When it comes to fighting poverty, Ryan—so unafraid to think big when it comes to ending Medicare as we know it—highlights small-bore solutions. His answer to astonishingly high poverty among black men in some communities, and to discrimination against people with criminal records? They should go to programs run by local pastors who can then refer them for jobs. The results of the program Ryan visits with Coppins "speak for themselves," Coppins writes:
Since 2005, [Pastor Darryl Webster] has put about 900 men through the program and nearly 70% of them have overcome an addiction, according to the church. Scores of local men credit Webster with helping them start their careers.That's nice and all, but 900 men since 2005 breaks down to roughly 100 a year, the 70 percent addiction-overcoming rate is self-reported, and "scores" of people now have careers as a result. Replicate this five times in each and every major American city and you're still not beginning to put a dent in poverty. But Coppins predictably allows to go unchallenged Ryan's portrayal of the results of federal anti-poverty programs:
If his rhetoric lacks poetry, his arguments against the current state-centric approach to aiding the poor is compelling. Since Lyndon B. Johnson declared a “war on poverty,” the U.S. government has spent an estimated $13 trillion on federal programs that have resulted, 50 years later, in the highest deep poverty rate on record. The failure, Ryan contends, is in the notion that anti-poverty programs are best managed from the top, with Washington bureaucrats crunching numbers and then issuing lowest-common-denominator directives.In fact, according to the government's Supplemental Poverty Measure, safety net programs cut poverty in half, with food stamps improving children's health and educational outcomes and the Earned Income Tax Credit boosting employment among single mothers. Not to mention, there are a few other things going on in the economy that might be affecting poverty rates. Like, say, a decade of stagnating wages, a financial collapse brought on by barely regulated big banks, and a poverty-level minimum wage kept that way by Ryan's own party. Coppins is equally credulous when it comes to Ryan's explanation for why his signature legislation, his budget, is so brutal toward poor and middle-class people:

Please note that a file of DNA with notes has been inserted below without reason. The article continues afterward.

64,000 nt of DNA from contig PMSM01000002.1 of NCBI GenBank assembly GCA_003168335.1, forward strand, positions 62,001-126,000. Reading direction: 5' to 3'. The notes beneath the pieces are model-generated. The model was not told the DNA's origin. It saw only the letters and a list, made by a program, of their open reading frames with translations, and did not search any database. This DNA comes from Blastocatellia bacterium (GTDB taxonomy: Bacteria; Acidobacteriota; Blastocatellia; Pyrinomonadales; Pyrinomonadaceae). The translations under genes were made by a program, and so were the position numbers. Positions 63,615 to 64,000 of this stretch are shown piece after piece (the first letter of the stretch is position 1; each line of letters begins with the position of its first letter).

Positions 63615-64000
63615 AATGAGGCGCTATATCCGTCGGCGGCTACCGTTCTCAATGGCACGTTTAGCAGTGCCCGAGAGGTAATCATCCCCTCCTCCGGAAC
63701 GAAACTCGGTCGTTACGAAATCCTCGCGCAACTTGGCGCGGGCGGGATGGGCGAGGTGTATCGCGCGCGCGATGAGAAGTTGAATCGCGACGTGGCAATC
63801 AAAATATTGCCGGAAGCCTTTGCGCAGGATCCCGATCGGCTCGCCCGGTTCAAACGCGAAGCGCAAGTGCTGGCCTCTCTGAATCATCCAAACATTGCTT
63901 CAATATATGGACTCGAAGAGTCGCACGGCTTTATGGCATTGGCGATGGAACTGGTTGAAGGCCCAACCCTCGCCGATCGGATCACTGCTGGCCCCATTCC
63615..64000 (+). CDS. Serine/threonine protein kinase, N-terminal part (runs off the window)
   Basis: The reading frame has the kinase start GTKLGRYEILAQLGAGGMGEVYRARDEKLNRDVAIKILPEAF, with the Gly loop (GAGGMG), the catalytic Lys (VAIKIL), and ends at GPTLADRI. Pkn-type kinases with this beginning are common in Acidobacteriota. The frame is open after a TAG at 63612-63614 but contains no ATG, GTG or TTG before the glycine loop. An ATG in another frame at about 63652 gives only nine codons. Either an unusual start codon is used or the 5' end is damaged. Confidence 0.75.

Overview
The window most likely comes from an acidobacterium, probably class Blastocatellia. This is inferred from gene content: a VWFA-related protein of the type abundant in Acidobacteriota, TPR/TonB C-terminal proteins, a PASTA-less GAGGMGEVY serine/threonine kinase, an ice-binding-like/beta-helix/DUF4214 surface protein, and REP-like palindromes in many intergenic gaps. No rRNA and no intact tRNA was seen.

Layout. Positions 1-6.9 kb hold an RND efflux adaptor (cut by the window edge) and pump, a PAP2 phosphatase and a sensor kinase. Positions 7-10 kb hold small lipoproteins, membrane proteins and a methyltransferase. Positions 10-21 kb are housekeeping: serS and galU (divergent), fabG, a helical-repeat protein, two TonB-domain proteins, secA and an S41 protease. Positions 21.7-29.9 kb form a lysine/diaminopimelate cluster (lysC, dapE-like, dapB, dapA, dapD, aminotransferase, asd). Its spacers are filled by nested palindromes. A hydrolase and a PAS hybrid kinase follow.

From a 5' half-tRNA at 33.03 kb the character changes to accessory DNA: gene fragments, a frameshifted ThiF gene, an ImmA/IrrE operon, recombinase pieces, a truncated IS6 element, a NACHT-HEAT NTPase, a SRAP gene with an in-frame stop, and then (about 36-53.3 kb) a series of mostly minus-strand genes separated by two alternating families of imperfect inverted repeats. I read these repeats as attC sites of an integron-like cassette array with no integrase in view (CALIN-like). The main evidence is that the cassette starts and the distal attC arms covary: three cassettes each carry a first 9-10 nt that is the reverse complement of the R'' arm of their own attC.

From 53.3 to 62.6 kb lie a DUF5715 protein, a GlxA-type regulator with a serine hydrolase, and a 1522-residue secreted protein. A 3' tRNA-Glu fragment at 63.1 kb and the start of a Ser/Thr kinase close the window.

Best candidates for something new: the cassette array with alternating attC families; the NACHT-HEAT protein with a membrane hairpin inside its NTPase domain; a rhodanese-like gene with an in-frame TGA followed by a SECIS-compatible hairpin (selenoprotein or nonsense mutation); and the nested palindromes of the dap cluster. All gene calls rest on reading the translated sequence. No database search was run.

I’ve got two roles,” he says. “I’m chairman of the House Budget Committee representing my conference … and I’m a House member representing Wisconsin doing my own thing. I can’t speak for everybody and put my stuff in their budget. My work on poverty is a separate thing.”Yeah, it's a thing he does to get adoring profiles of Paul Ryan, Republican Who Cares About Poverty, separate from his actual efforts to get legislation passed or shape the national political debate.